Sometimes all it takes is a little bit of faith for a struggling individual to finally find success. With MicroGrants, Joe Selvaggio is helping those he calls "people of potential" bridge the gap to their goals.
MicroGrants was founded in 2006, the same year that Mohammed Yunus won the Nobel Prize for pioneering a system of microloans to those in need with his Grameen Bank. The key distinction of MicroGrants, however, is that the program gives out $1,000 grants, rather than loans.
"Poor people have too much debt," Joe said. "It's too risky for them to put their own skin in the game."
Instead, MicroGrants gives the money outright to applicants who can submit their bid through twelve partner organizations in Minneapolis, Minnesota, where they are based. Assisting people in everything from buying the supplies they need to get a business running, to helping pay for educational training courses, or even to upgrade a vehicle for better transportation to work.
Take Shegitu: as an immigrant from Ethiopia, Shegitu found her way into a job, while also working at non-profits to help single mothers find jobs. Discovering that many of the women she met did not have the basic skills to find employment, she decided to start her own small cleaning business, though she lacked the money for a location or supplies. With her MicroGrant, Shegitu was able not only to launch her business, but currently employs 38 women while running several non-profits on the side to benefit women in need of assistance.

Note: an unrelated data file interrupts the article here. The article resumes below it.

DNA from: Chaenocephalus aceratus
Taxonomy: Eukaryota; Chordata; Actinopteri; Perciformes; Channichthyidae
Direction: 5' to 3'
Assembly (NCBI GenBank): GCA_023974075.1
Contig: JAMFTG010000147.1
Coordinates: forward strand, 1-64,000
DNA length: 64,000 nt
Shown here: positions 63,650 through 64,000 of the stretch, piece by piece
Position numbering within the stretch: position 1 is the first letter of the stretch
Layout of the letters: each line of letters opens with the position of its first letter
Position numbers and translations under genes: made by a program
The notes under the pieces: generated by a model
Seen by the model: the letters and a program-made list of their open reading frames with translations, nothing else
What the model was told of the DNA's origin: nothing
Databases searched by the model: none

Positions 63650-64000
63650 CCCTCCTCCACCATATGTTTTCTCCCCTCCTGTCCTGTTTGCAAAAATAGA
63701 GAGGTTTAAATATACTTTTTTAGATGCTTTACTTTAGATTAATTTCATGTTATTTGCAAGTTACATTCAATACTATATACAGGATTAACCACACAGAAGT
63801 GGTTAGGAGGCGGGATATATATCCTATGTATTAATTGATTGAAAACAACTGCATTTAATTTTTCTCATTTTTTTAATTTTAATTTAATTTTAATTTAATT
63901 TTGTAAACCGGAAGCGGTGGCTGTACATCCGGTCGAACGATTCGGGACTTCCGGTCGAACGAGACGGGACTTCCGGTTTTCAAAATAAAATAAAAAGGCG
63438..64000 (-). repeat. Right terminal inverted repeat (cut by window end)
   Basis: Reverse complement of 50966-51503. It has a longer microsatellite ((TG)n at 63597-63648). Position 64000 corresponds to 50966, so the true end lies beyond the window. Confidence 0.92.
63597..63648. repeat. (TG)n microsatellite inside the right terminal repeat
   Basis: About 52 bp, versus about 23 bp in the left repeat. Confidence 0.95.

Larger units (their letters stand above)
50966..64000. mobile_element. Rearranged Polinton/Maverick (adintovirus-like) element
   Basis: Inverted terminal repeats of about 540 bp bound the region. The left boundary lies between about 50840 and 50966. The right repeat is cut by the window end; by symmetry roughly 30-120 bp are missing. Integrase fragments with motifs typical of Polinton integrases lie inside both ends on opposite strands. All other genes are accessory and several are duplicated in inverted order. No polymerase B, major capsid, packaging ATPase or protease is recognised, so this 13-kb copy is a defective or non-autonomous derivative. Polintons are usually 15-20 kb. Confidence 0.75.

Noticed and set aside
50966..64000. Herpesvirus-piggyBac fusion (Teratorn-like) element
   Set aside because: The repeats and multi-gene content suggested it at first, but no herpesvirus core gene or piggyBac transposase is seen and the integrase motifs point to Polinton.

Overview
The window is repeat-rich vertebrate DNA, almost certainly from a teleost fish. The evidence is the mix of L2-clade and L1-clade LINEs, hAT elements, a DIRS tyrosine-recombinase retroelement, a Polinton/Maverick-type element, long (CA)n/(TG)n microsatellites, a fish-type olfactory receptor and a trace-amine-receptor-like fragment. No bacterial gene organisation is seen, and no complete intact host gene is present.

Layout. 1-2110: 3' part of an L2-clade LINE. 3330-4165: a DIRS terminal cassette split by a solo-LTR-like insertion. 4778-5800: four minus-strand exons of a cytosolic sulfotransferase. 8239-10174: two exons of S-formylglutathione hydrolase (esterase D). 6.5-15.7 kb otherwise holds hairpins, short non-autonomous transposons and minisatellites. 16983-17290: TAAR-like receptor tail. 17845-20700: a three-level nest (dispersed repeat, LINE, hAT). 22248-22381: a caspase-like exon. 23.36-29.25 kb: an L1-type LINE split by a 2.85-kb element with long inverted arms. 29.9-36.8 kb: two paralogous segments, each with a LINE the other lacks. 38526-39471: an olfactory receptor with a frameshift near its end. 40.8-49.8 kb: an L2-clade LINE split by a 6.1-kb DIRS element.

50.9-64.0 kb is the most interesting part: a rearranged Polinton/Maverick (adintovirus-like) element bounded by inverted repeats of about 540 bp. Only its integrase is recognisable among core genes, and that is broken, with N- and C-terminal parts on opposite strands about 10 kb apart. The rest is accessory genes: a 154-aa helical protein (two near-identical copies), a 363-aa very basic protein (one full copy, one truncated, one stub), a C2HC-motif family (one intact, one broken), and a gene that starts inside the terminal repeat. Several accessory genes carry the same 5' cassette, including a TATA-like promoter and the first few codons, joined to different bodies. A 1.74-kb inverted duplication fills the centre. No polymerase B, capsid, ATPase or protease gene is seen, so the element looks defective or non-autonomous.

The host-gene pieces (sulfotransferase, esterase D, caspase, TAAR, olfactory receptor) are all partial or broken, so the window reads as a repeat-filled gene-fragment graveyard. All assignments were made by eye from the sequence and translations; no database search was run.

Joe, 73, has spent the past forty years dedicated to closing the gap between the wealthy and the poor. After leaving the Catholic ministry for a career in social justice, he founded the Project for Pride in Living and the One Percent Club. The first assists the impoverished to become self-sufficient through housing, employment training, education, and support services. The second encourages the wealthy to donate 1 percent of their net worth or 5 percent of their annual income each year to the charity of their choice.
According to Joe, his faith in the potential for all people to succeed, given the chance, stems from his childhood in Chicago as the child of Italian immigrants.
"It's that immigrant mentality--work hard and make more money, and get better jobs, more education..." he said. MicroGrants lets their grantees get the first foot off the ground so they can work to support themselves.
MicroGrants operates on a donation-based budget that has reached about $500,000 each year, allowing them to give out one or two loans each week. Joe credits the easy logic of reciprocity for the generosity that has allowed the organization to continue on.